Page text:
View from off her starboard bow, at the Mare Island Navy Yard, California, following overhaul, 1 May 1943. White outlines mark recent alterations to the ship. Note new forward superstructure, 8

View from off her starboard bow, at the Mare Island Navy Yard, California, following overhaul, 1 May 1943. White outlines mark recent alterations to the ship. Note new forward superstructure, 8″/55 triple gun turrets, starboard anchor, anchor gear on forecastle, and paravane downrigging chains at the extreme bow. USS Minneapolis (CA-36) is in the background, stripped for overhaul. Photograph from the Bureau of Ships Collection in the U.S. National Archives.

For a good bit of that time, she served as the 5th Fleet flagship of Vice Admiral Raymond A. Spruance.

Admirals Spruance, Mitscher, Nimitz, and Lee aboard USS Indianapolis, Feb 1945

Admirals Spruance, Mitscher, Nimitz, and Lee aboard USS Indianapolis, Feb 1945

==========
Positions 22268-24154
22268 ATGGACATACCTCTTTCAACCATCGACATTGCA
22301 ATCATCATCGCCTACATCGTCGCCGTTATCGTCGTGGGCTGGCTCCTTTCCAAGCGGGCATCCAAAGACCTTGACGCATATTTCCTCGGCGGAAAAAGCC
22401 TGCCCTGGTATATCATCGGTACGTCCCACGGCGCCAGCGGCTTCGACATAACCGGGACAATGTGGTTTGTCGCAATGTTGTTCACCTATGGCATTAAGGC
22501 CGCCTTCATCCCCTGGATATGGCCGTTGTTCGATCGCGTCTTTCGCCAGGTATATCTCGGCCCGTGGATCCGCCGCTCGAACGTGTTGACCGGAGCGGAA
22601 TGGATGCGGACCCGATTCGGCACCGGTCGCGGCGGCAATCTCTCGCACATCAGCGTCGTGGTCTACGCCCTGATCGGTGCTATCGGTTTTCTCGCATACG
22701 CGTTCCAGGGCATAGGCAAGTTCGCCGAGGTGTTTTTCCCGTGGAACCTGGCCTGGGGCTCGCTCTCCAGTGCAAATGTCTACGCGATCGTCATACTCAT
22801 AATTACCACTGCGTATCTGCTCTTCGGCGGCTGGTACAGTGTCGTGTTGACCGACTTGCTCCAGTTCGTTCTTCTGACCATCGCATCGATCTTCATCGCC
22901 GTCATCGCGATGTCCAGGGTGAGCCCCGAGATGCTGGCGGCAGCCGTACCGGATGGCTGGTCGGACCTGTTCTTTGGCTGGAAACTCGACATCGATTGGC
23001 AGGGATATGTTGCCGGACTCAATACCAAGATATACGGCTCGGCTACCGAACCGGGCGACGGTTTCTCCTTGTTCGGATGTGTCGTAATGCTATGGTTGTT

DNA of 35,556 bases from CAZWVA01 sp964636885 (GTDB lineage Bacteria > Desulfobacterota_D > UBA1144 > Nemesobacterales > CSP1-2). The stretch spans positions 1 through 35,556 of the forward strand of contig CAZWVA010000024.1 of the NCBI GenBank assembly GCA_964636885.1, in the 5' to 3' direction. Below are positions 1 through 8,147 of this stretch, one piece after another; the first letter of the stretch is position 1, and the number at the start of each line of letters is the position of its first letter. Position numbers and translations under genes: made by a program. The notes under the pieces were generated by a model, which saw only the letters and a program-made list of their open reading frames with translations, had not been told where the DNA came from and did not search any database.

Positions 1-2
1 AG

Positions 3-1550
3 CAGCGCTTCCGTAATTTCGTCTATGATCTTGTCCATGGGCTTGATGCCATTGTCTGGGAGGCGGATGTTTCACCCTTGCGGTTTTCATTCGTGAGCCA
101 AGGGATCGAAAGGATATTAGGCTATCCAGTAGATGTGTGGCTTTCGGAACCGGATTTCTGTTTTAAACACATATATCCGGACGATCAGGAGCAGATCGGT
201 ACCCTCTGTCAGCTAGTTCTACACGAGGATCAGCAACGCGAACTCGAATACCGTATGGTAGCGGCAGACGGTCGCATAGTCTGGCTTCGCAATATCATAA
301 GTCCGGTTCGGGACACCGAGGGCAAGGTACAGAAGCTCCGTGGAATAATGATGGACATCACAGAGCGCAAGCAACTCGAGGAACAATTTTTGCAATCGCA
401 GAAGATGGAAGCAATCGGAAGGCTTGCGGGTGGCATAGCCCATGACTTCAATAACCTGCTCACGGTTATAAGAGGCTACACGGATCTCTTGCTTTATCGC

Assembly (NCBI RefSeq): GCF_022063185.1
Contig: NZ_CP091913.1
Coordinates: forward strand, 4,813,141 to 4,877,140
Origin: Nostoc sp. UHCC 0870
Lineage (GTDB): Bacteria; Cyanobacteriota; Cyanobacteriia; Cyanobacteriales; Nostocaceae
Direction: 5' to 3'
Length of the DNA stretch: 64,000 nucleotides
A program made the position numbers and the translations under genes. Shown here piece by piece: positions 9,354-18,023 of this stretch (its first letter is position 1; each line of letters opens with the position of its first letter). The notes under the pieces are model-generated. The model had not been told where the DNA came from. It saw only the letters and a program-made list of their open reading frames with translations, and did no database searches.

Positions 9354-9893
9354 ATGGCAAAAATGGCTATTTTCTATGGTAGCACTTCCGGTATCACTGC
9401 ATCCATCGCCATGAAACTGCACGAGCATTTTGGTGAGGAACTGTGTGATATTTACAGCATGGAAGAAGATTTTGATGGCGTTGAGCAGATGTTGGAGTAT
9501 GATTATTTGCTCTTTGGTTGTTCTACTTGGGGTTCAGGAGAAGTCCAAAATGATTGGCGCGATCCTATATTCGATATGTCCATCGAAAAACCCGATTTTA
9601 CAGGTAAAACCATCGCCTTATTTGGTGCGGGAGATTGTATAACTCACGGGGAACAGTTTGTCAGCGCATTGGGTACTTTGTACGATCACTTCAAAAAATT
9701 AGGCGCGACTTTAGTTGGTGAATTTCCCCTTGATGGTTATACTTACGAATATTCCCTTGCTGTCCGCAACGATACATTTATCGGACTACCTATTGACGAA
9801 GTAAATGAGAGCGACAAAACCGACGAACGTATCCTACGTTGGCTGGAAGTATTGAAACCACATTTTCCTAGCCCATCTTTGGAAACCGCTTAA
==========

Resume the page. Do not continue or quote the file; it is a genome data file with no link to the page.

LVTs moving in during the invasion of Saipan, 15 June 1944. Heavy cruiser firing in the background is USS Indianapolis

LVTs moving in during the invasion of Saipan, 15 June 1944. Heavy cruiser firing in the background is USS Indianapolis

At Okinawa, she spent a week solid smacking around Japanese shore positions with her big 8 inchers while dodging kamikazes. On 31 March 1945, she was unlucky enough to be severely damaged by one of these flying meatballs and, losing 9 men, set course for Mare Island Naval Yard in California for repairs.

Once patched back together, it turned out the War Department had a mission for her.

In San Francisco, she took aboard parts and 141-pounds of enriched uranium (about half of the world’s supply at the time) for the inefficient Little Boy atomic bomb, which would later be dropped on Hiroshima, producing about 15 kilotons of sunlight when she vaporized in August.

Racing the 6,000 miles from San Fran to Tinian island in just ten days (with a short stop in Hawaii), she arrived unescorted and delivered her payload on 26 July, which would go on to a history of its own only 11 days later.

However, Indy would no longer be afloat by the time Hiroshima’s mushroom cloud peaked.

This photo was taken 27 July 1945, the day before she sailed from Guam to her doom, as documented by the ship's photographer of USS Pandemus (ARL 18), on the back of the photo. This is probably the last photo taken of her. Caption on back of photo: